Mollyblobs

By mollyblobs

So today it rained...and rained and rained. After sweltering in 29 degrees on Wednesday, today we struggled to reach 14 degrees. I eventually braved a quick walk round the sodden garden, where I found many snails (mostly White-lipped) climbing the north side of our willow tree - none on any other part of the trunk.

The only other objects that caught my attention were the seed-heads of Water Avens and Ivy-leaved Cyclamen. The latter originates from the Mediterranean but is widely established in the UK and seems to be spreading in response to climate change. After the blooms fade, the flower stems elongate and curl, spiral, or arch down toward the soil. At the end of each stem, a round seed capsule forms which hold 6-12 seeds. The way the stems curl or arch down toward the soil is nature’s way of easily depositing the seeds on the ground. When the seed capsules are ripe, they split open on the top and release the seeds which are coated with a sticky, sugary substance that attracts ants, other insects, birds, and small mammals. The small creatures take the seeds, eat the sugary substance, and then generally leave the seeds. This is nature’s way of propagating new plants away from the parent plants and also scarifies the seed.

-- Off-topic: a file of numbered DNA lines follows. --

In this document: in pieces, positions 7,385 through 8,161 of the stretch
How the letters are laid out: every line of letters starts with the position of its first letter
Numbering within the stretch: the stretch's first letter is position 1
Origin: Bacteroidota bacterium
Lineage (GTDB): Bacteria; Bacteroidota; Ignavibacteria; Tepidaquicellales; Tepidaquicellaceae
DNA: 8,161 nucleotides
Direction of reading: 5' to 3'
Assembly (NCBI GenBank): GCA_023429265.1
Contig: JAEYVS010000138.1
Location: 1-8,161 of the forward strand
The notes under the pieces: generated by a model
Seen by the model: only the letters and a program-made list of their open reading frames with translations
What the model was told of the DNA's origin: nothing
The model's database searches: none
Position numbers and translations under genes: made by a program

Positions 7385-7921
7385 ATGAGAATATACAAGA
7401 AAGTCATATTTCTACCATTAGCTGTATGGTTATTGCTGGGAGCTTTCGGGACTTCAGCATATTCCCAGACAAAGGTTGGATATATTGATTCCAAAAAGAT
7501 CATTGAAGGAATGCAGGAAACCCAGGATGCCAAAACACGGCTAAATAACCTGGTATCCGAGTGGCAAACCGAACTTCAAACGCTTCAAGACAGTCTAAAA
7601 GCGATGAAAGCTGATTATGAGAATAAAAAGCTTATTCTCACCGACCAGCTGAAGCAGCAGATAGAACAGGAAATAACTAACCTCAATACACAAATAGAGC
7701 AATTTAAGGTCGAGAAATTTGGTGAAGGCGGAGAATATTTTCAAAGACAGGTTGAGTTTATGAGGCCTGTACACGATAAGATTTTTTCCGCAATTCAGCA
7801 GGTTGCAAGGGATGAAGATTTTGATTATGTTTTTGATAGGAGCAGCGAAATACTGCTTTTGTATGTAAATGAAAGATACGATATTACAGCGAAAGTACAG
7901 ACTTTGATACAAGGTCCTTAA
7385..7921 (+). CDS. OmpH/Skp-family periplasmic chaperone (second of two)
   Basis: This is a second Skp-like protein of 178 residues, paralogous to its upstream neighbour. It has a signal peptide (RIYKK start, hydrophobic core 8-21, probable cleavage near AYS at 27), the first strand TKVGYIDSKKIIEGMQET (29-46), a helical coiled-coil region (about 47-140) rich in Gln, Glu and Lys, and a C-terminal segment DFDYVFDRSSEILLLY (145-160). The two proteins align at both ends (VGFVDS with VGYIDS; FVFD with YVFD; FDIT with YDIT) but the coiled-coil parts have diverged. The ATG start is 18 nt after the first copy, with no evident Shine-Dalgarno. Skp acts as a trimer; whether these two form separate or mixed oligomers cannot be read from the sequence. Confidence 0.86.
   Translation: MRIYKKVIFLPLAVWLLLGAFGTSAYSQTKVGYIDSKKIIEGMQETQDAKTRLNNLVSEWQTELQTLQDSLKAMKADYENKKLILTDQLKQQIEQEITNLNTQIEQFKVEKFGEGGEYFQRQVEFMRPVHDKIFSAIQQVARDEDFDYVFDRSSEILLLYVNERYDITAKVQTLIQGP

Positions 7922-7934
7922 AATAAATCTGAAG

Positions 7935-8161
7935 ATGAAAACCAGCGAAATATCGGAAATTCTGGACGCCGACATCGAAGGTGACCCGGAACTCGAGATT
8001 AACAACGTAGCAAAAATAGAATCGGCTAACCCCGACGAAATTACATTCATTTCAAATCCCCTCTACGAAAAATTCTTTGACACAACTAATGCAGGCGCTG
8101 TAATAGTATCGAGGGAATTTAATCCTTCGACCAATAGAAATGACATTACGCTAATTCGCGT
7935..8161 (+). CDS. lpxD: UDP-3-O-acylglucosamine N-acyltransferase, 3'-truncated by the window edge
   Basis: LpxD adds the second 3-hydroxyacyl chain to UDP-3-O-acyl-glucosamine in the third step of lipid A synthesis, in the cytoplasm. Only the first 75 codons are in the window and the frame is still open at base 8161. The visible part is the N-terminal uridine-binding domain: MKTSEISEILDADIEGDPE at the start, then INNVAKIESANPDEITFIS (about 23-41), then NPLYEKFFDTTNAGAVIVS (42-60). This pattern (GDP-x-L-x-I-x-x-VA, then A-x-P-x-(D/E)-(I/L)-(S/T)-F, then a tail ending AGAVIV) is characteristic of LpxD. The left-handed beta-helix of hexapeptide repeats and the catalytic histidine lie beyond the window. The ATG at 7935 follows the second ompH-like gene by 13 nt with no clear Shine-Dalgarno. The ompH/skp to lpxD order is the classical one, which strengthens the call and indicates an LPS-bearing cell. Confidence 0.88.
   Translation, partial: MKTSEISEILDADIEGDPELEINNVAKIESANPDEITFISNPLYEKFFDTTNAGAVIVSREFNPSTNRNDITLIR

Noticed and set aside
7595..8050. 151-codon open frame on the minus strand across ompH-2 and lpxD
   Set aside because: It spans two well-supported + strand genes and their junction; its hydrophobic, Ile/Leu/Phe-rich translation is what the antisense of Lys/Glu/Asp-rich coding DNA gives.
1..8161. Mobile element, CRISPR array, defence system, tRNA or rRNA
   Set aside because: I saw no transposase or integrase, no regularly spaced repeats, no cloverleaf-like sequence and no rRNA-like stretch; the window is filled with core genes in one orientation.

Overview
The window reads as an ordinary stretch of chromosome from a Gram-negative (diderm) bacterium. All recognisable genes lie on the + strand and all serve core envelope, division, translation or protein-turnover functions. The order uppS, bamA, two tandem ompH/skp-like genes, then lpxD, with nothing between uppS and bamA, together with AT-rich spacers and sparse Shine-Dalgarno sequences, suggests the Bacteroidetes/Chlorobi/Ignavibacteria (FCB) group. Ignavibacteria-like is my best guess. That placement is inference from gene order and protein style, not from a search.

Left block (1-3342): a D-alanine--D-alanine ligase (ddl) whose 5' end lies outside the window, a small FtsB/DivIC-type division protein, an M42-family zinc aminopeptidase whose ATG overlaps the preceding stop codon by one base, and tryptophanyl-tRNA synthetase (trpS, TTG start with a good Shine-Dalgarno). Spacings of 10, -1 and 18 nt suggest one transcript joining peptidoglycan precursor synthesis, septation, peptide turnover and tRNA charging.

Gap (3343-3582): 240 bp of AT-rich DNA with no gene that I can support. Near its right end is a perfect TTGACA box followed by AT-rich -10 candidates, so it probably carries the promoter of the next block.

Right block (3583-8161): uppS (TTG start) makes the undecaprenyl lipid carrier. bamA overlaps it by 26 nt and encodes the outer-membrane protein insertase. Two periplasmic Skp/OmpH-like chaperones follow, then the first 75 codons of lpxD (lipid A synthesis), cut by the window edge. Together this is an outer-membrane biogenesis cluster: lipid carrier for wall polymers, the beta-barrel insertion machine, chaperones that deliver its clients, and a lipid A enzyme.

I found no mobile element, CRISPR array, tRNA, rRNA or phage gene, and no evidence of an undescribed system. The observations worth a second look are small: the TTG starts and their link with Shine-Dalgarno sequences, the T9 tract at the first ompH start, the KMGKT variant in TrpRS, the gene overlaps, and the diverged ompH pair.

The flower-heads of Red Feather-clover looked wonderful, covered with water-droplets. This species is a native of southern and eastern Europe, but is a good addition to a wildlife garden, as it provides large heads of nectar-rich flowers, much loved by bees.

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